Washington Takes Vote Battle to Queen
||BBC News (UK)
||Wednesday, July 3, 2002
Washington is the seat of Congress, but cannot vote
A group demanding voting rights for Washington DC is to mark America's Independence Day by asking Queen Elizabeth to place the US capital under British rule.
Washington has only one, non-voting delegate in the US Congress, despite residents paying federal taxes. In a tongue-in-cheek gesture, the lobby group, DC Vote, is presenting a "Declaration of Reunification" to the British Embassy.
"It was on July 4th (1776) that we first declared independence from Great Britain, and we did so based on the important principles, that there should be no taxation without representation," DC Vote spokesman Paul Strauss told the BBC.
"It's a perfect opportunity to take the anniversary of that great document - the Declaration of Independence - and show that many of the things we accused the Crown of, Congress does to the America citizens in Washington today," he said.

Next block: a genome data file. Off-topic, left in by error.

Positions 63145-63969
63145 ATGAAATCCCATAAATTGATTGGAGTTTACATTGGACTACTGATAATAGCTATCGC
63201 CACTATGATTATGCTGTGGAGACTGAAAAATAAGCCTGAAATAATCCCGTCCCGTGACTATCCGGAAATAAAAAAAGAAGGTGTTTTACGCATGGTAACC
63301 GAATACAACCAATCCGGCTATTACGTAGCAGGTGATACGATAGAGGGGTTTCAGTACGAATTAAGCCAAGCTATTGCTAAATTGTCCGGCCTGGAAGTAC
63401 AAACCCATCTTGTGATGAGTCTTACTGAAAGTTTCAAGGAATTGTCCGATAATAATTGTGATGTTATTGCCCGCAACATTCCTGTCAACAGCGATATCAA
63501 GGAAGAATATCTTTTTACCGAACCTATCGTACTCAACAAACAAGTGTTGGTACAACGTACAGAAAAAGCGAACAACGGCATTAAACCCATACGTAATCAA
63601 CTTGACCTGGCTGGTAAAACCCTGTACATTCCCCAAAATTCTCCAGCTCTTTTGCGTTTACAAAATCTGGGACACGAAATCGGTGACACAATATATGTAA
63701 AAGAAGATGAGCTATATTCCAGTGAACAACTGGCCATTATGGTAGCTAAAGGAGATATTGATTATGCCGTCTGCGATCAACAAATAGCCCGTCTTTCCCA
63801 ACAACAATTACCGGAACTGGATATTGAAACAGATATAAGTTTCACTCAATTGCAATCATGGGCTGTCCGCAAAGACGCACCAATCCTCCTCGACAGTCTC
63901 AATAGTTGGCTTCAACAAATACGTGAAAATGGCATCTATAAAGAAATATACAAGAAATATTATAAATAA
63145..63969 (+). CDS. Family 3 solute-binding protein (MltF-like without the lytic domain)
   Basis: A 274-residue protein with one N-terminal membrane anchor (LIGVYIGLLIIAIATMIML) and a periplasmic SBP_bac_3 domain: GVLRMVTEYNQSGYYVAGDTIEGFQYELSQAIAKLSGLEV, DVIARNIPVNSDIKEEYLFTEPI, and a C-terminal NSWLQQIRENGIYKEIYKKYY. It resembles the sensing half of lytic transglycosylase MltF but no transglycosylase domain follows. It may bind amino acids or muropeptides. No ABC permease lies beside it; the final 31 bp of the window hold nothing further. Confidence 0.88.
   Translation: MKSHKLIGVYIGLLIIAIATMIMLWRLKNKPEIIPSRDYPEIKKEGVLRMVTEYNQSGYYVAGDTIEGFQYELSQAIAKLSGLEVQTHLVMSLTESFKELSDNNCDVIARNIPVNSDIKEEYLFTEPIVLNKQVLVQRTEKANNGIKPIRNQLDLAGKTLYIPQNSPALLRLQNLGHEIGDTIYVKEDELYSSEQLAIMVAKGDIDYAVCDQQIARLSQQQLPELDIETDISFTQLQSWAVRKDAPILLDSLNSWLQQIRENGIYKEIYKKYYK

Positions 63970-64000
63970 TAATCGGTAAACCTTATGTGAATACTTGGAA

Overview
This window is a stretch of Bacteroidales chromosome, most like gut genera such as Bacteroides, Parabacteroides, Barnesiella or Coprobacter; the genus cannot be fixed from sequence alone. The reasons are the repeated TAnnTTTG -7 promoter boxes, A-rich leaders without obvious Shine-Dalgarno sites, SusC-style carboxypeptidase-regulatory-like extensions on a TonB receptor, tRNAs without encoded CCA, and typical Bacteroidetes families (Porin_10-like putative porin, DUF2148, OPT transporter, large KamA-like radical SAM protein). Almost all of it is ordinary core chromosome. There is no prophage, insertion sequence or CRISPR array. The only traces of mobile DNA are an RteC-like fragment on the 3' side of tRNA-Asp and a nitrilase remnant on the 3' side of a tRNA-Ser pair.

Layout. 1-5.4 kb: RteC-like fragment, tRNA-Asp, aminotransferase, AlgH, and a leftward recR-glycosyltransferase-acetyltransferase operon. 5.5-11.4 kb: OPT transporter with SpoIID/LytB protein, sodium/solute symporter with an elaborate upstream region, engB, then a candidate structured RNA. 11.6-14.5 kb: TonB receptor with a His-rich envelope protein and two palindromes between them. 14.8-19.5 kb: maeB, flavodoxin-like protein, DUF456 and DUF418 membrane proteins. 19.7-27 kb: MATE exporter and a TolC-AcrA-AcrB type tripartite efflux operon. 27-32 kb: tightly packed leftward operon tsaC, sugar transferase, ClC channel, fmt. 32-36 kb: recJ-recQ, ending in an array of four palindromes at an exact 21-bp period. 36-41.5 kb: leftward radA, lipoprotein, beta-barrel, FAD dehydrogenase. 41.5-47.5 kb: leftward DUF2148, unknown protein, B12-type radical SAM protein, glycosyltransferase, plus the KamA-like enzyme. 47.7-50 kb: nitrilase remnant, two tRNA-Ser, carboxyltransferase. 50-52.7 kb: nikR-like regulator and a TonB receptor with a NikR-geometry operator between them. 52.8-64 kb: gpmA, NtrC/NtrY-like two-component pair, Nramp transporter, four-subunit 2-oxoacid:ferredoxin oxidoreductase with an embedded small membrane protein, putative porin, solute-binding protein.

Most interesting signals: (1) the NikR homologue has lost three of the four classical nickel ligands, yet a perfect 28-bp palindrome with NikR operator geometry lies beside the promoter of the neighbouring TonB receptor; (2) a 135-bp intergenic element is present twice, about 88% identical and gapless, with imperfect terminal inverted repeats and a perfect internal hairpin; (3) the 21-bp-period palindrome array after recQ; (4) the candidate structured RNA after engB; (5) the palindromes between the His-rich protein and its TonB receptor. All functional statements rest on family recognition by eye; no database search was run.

The city and the District of Columbia it occupies were created in the late 18th Century as a seat for the new federal government.
In 1800, Congress claimed complete control over what was then a small federal enclave.
But despite its growth into a major metropolis, its residents were not allowed to vote in presidential elections until the 1960s.
The District was not allowed to elect its own mayor and local government until the 1970s.
Congress in 1978 approved a constitutional amendment giving the District voting rights - but the move did not receive the necessary support of three-quarters of the states and failed.
In 2000, the city of Washington DC adopted a new licence plate motto for vehicles: "Taxation without representation".
Former US President Bill Clinton used it for his official limousine, to highlight his support for full voting rights for Washington DC.
Long to reign over US?
Mr. Strauss points out that with 600,000 residents, the federal capital is more populous that some states - while its political influence remains minimal.
Wyoming has fewer people, he says, yet it is represented by three members of Congress.
"What we would like our majesty to do is to intercede on our behalf," Mr. Strauss said.
"We were once subjects of the crown, so we think it's time for Great Britain to protect the democratic rights of American citizens here in Washington."